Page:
What this amounts to is this: if you own horses, or have horses dumped on your property, in California, you should immediately write, call, and get animal control to understand that you will NOT remain responsible for the animal and that they need to find a way to remove it because it is not yours. If a stray dog decided to stay on your property, you are under no obligation to keep it. You need only notify animal control to retrieve it unless you bring it in yourself.
Normally when horses are dumped on people’s property, they don’t want to spend the money and time to get rid of the horse. It’s not your property so if you move it off your property then animal control refuses to take it, it’s not really your problem. But you should make sure that animal control knows it is not yours, and you are not responsible for it. IF you allow it to remain, you end up being responsible for that animal, period. There is no other result. We can only tell people what we think they should do, we can’t force them to do it.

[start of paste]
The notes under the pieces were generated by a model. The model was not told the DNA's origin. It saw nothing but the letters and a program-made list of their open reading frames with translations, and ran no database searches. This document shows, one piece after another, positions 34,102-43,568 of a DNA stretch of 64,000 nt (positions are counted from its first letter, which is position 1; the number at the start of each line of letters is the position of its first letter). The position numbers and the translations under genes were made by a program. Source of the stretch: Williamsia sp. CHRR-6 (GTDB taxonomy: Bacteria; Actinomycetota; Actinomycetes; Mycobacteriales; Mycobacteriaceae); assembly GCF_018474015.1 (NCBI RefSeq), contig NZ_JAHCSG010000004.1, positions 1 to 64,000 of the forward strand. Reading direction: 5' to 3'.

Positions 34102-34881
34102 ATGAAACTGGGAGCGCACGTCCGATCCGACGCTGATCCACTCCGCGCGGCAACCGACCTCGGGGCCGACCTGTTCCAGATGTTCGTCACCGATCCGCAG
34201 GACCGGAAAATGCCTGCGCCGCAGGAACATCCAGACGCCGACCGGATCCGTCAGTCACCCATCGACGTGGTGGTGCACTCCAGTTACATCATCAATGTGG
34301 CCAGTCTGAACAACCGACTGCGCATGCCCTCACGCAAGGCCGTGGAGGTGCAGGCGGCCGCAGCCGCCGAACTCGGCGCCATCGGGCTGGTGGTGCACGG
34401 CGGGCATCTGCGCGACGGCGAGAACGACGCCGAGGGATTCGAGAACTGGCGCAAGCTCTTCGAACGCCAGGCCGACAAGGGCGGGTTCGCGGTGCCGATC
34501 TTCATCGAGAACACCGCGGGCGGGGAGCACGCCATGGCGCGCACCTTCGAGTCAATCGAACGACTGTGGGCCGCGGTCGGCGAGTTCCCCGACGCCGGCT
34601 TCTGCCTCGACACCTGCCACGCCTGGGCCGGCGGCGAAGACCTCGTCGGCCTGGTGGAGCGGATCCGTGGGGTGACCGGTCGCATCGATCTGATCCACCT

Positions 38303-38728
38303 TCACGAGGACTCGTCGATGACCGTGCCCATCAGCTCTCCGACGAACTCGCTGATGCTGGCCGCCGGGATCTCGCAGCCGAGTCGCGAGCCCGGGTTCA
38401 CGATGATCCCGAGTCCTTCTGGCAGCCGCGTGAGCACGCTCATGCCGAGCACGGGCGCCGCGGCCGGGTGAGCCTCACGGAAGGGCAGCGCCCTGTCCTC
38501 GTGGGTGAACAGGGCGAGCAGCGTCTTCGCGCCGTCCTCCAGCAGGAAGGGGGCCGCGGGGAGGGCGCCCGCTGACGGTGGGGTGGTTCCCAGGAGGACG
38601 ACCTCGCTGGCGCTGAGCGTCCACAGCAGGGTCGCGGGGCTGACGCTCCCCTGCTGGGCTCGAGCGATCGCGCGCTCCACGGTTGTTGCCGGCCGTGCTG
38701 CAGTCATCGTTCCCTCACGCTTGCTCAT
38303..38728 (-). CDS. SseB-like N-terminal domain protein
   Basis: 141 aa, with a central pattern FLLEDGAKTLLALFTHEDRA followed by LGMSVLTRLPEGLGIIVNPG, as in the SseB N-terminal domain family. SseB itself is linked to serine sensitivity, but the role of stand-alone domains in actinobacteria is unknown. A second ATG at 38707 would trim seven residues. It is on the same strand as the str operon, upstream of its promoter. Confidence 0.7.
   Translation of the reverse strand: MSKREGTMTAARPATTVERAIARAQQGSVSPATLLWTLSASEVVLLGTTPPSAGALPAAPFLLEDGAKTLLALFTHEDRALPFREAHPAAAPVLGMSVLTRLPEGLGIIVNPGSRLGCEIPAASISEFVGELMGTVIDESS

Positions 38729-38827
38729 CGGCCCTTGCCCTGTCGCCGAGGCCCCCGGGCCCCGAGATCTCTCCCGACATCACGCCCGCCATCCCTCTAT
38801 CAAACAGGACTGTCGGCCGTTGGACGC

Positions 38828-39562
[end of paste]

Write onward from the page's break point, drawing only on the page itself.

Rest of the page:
Most cases will not end up at trial but before that happens, it is always best to consider your options. We do not always recommend plea deals but if it will save your money, time and property, and the emotional distress of a trial, in some cases it is better to take the plea deal. In some instances, when you are nearly guaranteed a win on appeal because of the law, you might not take a deal.
See this case, even if it was not a published case, it’s possible that it sets groundwork for some other case appeals. SAN DIEGO DOG RESCUE APPEAL This case shows that not all PC 597.1 cases are handled correctly by the government.
Currently, we are aware of two key animal cases involving PC 597.1 which involve an AR key player who has a lot of knowledge of the statute PC 597.1 because he likely helped draft the law. Recent attempted amendments to PC 597.1 were turned down by the legislature. So the two key cases we are aware of, both have issues with PC597.1 and involve the issue of whether the owner whose animals were seized, does or does not have a right to a post seizure hearing?